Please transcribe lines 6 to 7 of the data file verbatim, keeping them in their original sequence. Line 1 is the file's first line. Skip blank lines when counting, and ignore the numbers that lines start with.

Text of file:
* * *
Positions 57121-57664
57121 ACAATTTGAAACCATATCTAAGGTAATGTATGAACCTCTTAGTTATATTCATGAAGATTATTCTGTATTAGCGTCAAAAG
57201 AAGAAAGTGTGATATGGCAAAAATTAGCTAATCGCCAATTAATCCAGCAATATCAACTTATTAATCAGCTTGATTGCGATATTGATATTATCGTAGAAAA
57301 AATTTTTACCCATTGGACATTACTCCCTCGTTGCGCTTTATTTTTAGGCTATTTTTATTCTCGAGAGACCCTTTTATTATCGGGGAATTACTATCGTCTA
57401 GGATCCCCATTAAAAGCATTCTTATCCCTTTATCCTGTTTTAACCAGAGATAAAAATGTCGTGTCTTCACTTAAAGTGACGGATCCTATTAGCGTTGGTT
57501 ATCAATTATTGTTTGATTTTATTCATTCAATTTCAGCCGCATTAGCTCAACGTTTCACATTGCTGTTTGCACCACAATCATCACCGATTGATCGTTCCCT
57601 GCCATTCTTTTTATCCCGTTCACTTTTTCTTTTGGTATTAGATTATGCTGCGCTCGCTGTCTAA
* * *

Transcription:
57501 ATCAATTATTGTTTGATTTTATTCATTCAATTTCAGCCGCATTAGCTCAACGTTTCACATTGCTGTTTGCACCACAATCATCACCGATTGATCGTTCCCT
57601 GCCATTCTTTTTATCCCGTTCACTTTTTCTTTTGGTATTAGATTATGCTGCGCTCGCTGTCTAA